The Bald Eagle has long been a symbol of strength and power, and for good reason. The wingspan of a female Bald Eagle can reach almost eight feet. These majestic birds were almost erased from the skies due to pesticides, habitat loss, and hunting but have made a strong comeback with protection and education about their plight. AWC is privileged to rescue, rehabilitate and release such an amazing animal!
 
Photo by AWC Staff






Great Horned Owl

#5 Great Horned Owl
Bubo virginianus
 
This striking Great Horned Owl came to the Alabama Wildlife Center as a tiny nestling after falling out of her nest. As she grew larger and stronger under the care of AWC volunteers and staff, it became apparent that her vision was somewhat impaired. This condition is likely a congenital birth defect. With this knowledge, AWC began to train her for a life as an education ambassador. In this role, she will have the opportunity to educate the public about the amazing attributes of Great Horned Owls, and empower people to protect these amazing animals that can be found in their own backyards.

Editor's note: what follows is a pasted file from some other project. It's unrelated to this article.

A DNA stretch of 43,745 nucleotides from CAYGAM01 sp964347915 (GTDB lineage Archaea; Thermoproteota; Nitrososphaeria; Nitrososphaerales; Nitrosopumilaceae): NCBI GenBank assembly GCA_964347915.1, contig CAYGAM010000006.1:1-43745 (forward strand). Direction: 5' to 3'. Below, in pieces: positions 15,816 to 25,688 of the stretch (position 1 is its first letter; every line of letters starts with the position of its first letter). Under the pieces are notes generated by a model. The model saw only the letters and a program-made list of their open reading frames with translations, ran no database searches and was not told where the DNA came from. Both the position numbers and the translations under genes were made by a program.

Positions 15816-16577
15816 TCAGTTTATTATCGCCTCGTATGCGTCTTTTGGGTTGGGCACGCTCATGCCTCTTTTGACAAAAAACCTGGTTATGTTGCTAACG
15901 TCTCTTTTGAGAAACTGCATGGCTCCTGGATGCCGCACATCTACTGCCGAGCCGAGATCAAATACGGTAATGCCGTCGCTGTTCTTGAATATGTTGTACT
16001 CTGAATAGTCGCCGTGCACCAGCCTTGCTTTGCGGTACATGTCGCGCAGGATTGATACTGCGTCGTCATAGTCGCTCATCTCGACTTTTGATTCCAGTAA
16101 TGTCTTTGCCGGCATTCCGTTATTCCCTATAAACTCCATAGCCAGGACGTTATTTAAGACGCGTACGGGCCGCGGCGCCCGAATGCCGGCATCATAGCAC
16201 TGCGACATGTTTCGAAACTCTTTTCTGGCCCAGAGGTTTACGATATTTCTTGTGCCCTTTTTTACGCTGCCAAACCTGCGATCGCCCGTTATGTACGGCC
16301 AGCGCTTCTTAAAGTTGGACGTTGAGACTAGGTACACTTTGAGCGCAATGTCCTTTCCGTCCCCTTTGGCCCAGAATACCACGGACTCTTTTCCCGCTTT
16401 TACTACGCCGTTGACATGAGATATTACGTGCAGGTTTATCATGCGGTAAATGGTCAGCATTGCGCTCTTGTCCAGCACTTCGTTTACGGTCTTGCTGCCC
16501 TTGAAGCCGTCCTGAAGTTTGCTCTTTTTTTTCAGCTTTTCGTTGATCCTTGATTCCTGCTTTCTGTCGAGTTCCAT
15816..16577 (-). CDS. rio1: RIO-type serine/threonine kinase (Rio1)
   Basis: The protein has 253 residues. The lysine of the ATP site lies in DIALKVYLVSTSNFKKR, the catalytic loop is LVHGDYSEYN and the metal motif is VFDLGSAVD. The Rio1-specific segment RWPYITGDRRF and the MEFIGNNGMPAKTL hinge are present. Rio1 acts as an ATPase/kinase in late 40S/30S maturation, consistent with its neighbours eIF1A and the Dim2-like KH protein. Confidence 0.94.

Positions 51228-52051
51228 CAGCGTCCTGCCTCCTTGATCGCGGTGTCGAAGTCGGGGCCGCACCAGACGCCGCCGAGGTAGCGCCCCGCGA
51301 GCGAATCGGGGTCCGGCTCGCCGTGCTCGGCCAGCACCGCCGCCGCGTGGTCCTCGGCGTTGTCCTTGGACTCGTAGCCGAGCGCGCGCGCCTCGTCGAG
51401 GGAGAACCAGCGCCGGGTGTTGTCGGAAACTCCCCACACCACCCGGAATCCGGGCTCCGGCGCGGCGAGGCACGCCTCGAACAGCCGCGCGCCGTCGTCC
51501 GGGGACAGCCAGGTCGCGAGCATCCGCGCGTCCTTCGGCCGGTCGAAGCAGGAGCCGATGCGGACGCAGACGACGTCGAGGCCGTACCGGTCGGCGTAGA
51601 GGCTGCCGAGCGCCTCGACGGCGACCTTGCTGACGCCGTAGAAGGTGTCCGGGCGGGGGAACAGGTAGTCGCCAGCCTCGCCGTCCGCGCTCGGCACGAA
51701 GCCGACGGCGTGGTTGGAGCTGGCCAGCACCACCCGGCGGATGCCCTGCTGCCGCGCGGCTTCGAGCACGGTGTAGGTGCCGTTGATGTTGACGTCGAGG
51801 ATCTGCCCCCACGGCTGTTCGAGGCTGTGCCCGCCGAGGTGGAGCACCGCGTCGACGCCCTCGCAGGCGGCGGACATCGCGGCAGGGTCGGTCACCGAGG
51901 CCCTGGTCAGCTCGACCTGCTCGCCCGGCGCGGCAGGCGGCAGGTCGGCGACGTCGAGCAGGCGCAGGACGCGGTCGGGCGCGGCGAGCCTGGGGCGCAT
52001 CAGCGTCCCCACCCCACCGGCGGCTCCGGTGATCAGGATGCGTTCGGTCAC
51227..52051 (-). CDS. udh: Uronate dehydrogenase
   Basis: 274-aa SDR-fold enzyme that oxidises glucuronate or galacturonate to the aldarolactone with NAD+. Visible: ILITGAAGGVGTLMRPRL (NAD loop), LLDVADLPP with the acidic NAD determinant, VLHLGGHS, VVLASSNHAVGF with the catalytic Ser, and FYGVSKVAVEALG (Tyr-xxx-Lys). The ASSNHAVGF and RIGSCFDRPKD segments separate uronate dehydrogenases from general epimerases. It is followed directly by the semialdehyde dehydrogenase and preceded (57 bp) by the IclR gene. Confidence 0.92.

Great Horned Owls are Alabama’s largest owl species. They are easily distinguished by their large yellow eyes, as well as the feather tufts on top of their heads. Though the Great Horned Owl’s wingspan can reach over four and a half feet, it is completely silent in flight. This allows the bird to soar soundlessly through the night in search of prey. This amazing owl is a top predator in Alabama’s ecosystem, and the Alabama Wildlife Center is proud to care for a number of Great Horned Owls every year.
 
Photo by Mary Stockard


Click here to print an order form to mail or fax.